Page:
Economics, business & marketing
Not Racist, But …
Racism in the Workplace
While overt forms of racism in Australian workplaces are outlawed, many people from Indigenous and migrant backgrounds argue that racism is still pervasive – before and after joining a workplace. Last year, a major company’s employment listing overtly preferenced ‘candidates who are Anglo Saxon’. Multiple studies have shown that anglicising names on job applications improves a jobseeker’s prospects, prompting recent…
Books and Ideas at Montalto
The qualities that endear Australian audiences to William McInnes as an actor are the same that endear him as a writer. It’s that wry, laconic voice and the affectionate, authentic take on Australian life.
Loved for his iconic TV roles in Blue Heelers, Sea Change and The Time of Our Lives, McInnes has also won acclaim for film roles including Unfinished Sky and My Brother Jack. In recent years, he’s devoted increasing attention to writing. He’s the author of several works of memoir and the novel Cricket Kings. His latest book, Full Bore, is about Australian artefacts and memorabilia and offers a very funny and perceptive take on Australia’s popular culture and sporting obsessions.
At Montalto Vineyard, William discusses his career and creative endeavours with Melbourne author John Harms.
Fair Play Symposium: Equity, Inclusion and the Creative Industries
How can the arts become genuinely inclusive and reflective of Australian society? How do structural biases prevent certain stories being told, and certain creative work being made in the first place? How do we elevate the work of many different types of artists from many different backgrounds? How have others effected change across the globe?
From the critical to the…
Books and Ideas at Montalto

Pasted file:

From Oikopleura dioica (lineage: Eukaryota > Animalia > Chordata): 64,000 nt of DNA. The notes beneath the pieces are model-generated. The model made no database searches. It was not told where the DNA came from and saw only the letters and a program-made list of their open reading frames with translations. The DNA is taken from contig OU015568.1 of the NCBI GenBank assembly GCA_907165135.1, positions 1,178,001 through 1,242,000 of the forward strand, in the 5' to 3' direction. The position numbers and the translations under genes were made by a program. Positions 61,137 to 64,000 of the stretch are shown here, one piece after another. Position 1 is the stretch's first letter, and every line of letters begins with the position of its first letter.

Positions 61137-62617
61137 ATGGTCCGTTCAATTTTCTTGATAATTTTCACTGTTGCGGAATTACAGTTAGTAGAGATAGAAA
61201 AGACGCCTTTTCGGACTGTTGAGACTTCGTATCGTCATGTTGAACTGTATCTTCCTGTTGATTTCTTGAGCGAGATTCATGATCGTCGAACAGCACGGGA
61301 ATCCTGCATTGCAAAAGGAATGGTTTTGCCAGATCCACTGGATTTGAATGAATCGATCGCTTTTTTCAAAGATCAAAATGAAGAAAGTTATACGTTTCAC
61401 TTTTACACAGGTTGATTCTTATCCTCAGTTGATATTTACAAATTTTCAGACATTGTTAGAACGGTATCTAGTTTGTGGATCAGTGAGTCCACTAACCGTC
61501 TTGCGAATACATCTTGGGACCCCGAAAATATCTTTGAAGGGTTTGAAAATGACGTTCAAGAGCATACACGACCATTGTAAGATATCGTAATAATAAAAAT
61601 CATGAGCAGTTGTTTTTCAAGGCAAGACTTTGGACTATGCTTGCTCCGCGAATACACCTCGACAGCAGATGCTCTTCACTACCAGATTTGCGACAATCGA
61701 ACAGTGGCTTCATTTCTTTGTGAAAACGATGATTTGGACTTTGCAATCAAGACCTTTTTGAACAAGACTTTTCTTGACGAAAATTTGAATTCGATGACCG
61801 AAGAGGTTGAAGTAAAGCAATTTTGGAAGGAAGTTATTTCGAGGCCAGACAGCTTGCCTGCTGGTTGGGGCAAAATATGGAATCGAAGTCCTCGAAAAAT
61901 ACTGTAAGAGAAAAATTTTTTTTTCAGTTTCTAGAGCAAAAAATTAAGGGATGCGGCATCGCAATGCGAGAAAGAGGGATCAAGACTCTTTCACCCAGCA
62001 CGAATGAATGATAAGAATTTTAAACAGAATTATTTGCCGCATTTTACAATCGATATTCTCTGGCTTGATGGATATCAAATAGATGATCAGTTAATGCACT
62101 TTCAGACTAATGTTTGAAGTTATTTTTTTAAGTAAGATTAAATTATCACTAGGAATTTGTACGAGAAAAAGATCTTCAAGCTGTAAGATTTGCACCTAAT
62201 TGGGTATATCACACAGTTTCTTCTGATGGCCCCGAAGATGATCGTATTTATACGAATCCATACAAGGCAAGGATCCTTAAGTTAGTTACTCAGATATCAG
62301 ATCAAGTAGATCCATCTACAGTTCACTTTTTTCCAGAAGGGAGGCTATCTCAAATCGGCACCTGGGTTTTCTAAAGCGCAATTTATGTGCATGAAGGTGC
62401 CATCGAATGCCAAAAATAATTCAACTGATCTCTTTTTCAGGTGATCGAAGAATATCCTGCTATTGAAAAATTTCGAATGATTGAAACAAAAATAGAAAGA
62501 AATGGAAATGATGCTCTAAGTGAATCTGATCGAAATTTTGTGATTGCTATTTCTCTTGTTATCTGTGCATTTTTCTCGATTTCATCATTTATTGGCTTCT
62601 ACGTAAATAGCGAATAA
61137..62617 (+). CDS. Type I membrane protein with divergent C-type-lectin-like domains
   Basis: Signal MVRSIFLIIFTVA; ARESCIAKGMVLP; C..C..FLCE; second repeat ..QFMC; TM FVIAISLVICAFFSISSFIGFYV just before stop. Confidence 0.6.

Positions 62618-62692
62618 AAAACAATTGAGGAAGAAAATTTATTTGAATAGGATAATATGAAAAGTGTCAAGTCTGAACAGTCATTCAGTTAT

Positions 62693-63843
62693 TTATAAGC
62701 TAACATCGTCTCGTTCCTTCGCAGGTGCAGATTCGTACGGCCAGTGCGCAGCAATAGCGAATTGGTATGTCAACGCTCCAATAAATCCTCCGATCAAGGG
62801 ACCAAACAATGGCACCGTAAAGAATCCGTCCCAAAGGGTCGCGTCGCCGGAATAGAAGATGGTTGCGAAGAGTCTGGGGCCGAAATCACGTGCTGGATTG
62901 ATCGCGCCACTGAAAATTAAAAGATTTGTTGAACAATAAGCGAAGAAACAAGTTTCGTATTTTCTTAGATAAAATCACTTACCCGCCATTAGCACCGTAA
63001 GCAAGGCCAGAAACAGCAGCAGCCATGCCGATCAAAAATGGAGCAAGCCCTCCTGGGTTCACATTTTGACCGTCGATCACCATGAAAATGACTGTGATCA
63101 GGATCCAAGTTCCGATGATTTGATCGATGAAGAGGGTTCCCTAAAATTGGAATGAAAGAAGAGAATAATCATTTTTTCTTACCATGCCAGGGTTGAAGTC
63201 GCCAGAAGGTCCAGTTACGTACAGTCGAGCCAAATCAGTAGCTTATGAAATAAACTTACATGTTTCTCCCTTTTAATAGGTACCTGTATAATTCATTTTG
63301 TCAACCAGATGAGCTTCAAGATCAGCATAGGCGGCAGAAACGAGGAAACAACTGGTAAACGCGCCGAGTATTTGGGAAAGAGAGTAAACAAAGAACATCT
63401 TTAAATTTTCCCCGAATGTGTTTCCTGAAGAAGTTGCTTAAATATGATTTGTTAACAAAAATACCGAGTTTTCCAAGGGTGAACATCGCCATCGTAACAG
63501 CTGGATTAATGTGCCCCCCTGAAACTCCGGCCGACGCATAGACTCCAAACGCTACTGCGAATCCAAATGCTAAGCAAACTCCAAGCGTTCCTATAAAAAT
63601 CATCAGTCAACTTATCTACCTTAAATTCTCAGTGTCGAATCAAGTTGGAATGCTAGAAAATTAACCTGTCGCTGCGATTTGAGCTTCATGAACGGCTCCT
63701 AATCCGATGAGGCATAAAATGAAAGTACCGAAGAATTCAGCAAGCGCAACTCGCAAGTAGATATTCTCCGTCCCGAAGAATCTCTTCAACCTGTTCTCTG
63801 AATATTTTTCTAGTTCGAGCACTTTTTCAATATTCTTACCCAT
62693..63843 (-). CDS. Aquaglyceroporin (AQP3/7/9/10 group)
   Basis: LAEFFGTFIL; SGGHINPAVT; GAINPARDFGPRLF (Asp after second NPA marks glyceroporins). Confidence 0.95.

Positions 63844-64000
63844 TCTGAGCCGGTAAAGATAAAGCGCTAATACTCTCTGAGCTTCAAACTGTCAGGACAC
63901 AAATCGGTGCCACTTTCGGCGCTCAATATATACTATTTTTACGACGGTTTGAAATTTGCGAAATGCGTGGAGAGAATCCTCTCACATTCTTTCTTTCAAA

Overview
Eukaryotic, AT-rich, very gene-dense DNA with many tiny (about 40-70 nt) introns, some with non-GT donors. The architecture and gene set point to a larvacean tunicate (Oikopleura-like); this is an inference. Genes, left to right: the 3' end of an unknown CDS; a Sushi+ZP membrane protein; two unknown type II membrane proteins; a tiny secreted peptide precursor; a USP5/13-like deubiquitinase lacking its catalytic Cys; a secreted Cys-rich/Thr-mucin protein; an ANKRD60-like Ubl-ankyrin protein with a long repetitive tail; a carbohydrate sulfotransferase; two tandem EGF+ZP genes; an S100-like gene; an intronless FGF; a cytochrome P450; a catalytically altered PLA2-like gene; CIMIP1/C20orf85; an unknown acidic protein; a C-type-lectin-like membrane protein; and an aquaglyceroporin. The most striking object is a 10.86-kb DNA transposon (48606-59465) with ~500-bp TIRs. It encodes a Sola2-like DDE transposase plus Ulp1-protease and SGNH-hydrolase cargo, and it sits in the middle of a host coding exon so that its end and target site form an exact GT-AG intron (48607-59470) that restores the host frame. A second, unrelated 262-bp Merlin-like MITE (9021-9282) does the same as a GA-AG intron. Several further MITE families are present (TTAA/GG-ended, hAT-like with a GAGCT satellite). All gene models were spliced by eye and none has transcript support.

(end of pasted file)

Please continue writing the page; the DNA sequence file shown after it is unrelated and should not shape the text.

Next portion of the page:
Krissy Kneen is a writer of lavish imagination.
Over seven books – including five novels, one volume of poetry and a memoir – she's invented bizarre fictional technologies, conjured extravagant sexual escapades, and speculated about consciousness-fusing with jellyfish. Female sexual adventure is front and centre in much of Kneen's work, but her writing twists and traverses several genres including literary fiction, erotica and sci-fi.
Her 2017 book, An Uncertain Grace, explored ideas of posthumanism, morality and identity. It was shortlisted for the 2018 Stella Prize. Kneen’s new book, Wintering, is a gothic thriller set in the Tasmanian wilderness.
At Montalto, Kneen discusses her latest work with Elizabeth McCarthy.
Books and Ideas at Montalto series sound design and music: Jon Tjhia.
Working with Words: Patrick Mullins
Patrick Mullins is a Canberra-based writer and academic. He spoke with us about observing politicians up close, preposterous essay advice and the power of YouTube videos of rain.
The Wheeler Centre
Joseph Stiglitz: Global Inequality and the 1%
Mary Kostakidis and Joseph Stiglitz at the Athenaeum Theatre — Photo: Scott Limbrick
‘Wealth begets power, which begets more wealth,’ Joseph Stiglitz has argued.
Is our economic system fundamentally broken? Who, exactly, are the 1% and how did they get to control so much of the world’s wealth and resources? And are free-market fundamentalists shooting themselves in the Louboutin with short-term, self-serving policies?
These are among the questions that preoccupy Nobel Prize-winner Joseph Stiglitz – author, academic and perhaps the closest thing in the world to a celebrity economist.
'I don't think anybody today would say the bankers' pursuit of self-interest lead to the wellbeing of society.'Joseph Stiglitz
Starting out as a student activist during the civil-rights movement, Stiglitz, now a professor at Columbia University, has devoted his working life to understanding and rectifying the complex problems of global poverty and inequality. Stiglitz coined the notion of ‘the 1%’ in his influential 2012 book, The Price of Inequality, and has served as an economic advisor at the United Nations and as chief economist at the World Bank.
In Australia to receive the 2018 Sydney Peace Prize, Stiglitz appears here in conversation with Mary Kostakidis at the Athenaeum Theatre in Melbourne to discuss global inequality – and what we can do about it. Is profound economic overhaul possible in advanced democracies? Which old ideas about wealth distribution are discredited, and which deserve to be revived? And how does the recent global wave of populist political movements play into, and against, the economic status quo?
Presented in partnership with the Sydney Peace Foundation, Oxfam Australia and the Reichstein Foundation.
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The Interrobang: A Festival of Questions
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